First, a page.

nightwalksBetween 5,000 and 6,200 out of 8,760 hours in a year, buildings are unoccupied. Do you know how your building systems function during this time?

“Night walks” are the key to finding out what’s really going on in the evenings and on weekends. They can reveal easy-to-fix operational issues that could be costing energy, money, time, and tenant comfort.

These can be done efficiently and effectively by the on-site building engineer and another member of the engineering or property management team. A second set of eyes can be helpful in reviewing what is found and talking over why it is happening. In a high-rise building, several team members might participate in the first few walks, and then pairs can perform future walks on a rotating basis.

The walk should begin when the building is in “unoccupied” mode. Many senior engineers recommend walking through the building at night and on a weekend day at least monthly. At a minimum, schedule night walks at least once a quarter. At a large building may require a total of about 15 minutes per floor, so plan accordingly.

Start in the engineering office and mechanical rooms, reviewing EMS programming to determine if HVAC equipment and lighting are off as scheduled.

Review HVAC system temperatures at the air-handling units, looking for numbers that don’t make sense. For example, the supply air temperature could be well above or below the building “rest” temperature due to an operating compressor or leaking/failed dampers.

The Night Walkers’ Roadmap

The walk should encompass the entire building. Key spaces to visit include mechanical rooms, tops of stairwells and the roof, main lobbies and elevator lobbies, and typical tenant spaces in each HVAC zone.

As you’re walking through the building, feel for:

  • Air movement. Start in the lobby. Look and feel for airflow, and follow it. Air movement could be caused by overridden EMS programming, a failed sensor, or other factors. Air movement could also indicate envelope leakage, which is easier to detect when systems are offline. Use a piece of paper to check airflow at exhaust grilles or envelope joints. If backdraft dampers or other isolation dampers aren’t properly installed or operating, stack effect can force them wide open. HVAC fans can actually spin due to air losses from stack effect, making them look as though they were on.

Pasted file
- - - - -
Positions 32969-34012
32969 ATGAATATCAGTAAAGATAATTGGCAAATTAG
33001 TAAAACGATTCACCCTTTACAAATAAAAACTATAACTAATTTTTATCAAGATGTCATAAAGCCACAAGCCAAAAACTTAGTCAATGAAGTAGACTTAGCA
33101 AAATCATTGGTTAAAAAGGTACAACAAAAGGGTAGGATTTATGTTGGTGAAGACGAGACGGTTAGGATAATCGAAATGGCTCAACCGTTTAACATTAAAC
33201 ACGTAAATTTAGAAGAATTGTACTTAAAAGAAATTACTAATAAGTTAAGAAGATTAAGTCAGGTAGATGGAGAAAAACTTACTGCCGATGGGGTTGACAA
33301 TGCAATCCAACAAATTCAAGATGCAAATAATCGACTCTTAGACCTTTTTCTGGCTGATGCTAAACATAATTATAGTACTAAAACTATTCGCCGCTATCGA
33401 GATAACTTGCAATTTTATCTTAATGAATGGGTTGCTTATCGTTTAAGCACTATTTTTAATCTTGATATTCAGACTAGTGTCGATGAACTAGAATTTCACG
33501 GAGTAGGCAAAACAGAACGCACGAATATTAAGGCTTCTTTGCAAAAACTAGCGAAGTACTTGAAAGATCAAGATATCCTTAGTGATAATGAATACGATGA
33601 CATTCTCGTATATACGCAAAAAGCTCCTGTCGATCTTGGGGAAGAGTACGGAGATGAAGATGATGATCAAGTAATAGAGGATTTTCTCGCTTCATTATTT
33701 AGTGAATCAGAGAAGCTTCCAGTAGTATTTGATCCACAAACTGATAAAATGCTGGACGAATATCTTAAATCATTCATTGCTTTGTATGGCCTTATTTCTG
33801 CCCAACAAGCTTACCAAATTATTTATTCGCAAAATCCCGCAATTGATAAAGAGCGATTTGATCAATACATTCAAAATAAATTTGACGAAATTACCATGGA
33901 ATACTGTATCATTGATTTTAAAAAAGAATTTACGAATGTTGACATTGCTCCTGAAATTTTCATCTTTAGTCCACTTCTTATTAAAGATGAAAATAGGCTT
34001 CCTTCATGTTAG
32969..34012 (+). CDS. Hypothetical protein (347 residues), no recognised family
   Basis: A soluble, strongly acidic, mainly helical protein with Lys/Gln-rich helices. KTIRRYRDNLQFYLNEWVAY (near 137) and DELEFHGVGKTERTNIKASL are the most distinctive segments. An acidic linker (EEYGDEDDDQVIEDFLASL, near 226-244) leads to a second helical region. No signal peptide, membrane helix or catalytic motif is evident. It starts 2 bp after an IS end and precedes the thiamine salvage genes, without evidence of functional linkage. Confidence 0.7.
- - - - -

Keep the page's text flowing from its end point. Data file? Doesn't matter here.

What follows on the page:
• Hot or cold temperatures, humidity, or static shock. These could indicate over-conditioning, continuous operating during unoccupied hours, or ventilation systems not maintaining proper humidity levels.
  • Acoustic or physical vibrations. This could indicate damper failure, or the operation of rotating HVAC components, such as fans, VAV boxes, or pumps.
  • Hot electrical and mechanical systems. Focus on plug loads and mechanical equipment. Pay attention to spaces beneath desks, perimeter offices, and areas where tenants work extended hours without overtime HVAC operation. When walking through mechanical support areas, feel for heat coming from motors. This might indicate motor failure, or closed dampers or valves.

As you’re walking through the building, look for:

  • Brightly lit areas. Check for unnecessary lighting usage, including in common areas, tenant spaces, support areas, exterior lighting, roof access lights, indoor and outdoor signage, loading docks, and parking garages and lots.
  • Extremely dark areas. Look for abnormally dark areas, which could indicate burnt-out lamps, insufficient emergency lighting or exit signs, or failed breakers and fuses.
  • Visible condensation. Check refrigeration and air-conditioning systems for condensation, which could be a sign of poor airflow; introduction of hot, humid outdoor air into the building; failed or missing pipe or duct insulation; or failed insulated window panels.
  • Accumulations of dust or dirt. This could result from inadequate air filtration, air bypassing filters, or failed or leaking seals at penetrations. Check ceilings near recessed lighting, HVAC supply air diffusers, and penetrations; also check around door frames, window frames, mullions, elevator door openings, and light switches. Dirt, scale, or standing water along windows or exterior walls could indicate failed window seals or damaged curtainwall.
  • Blocked air diffusers. Check diffusers in ceilings and walls, looking for closed or blocked vents.
  • Water spots, stains, or standing water. Check ceiling tiles, walls, and carpets; tops of furniture and counters; restrooms; wall and floor intersections; near windows, structural columns, exterior walls, and doors; and beneath roof setbacks.

As you’re walking through the building, listen for:

  • Airflow, rattling, and humming. Listen for operating equipment that shouldn’t be on. Airflow noises could also indicate failed dampers, window seals, or door seals. Humming noises could mean failed or failing ballasts.
  • High-pitched radio static. The building might be experiencing high-pressure air leaks in ducts and pneumatic devices, or tenants may leave intercoms, music, or other electronic systems turned on.
  • Running/dripping water. Listen for this in restrooms, kitchens, and the entire building and exterior landscaping.

As you’re walking through the building, smell for:

  • Food, trash, or chemical odors. The presence of odors in areas from which they don’t originate might indicate pollutant pathways or HVAC systems operating incorrectly.
  • Moldy odors. This could indicate water leaks, HVAC systems that aren’t adequately ventilating or dehumidifying spaces, or overwatered plants.
  • Overheated mechanical/electrical systems. Pay attention to the unique odor of overheated mechanical or electrical equipment.

Brad Weaver

Brad Weaver, PE, is principal at BetterBricks, delivered by the Northwest Energy Efficiency Alliance.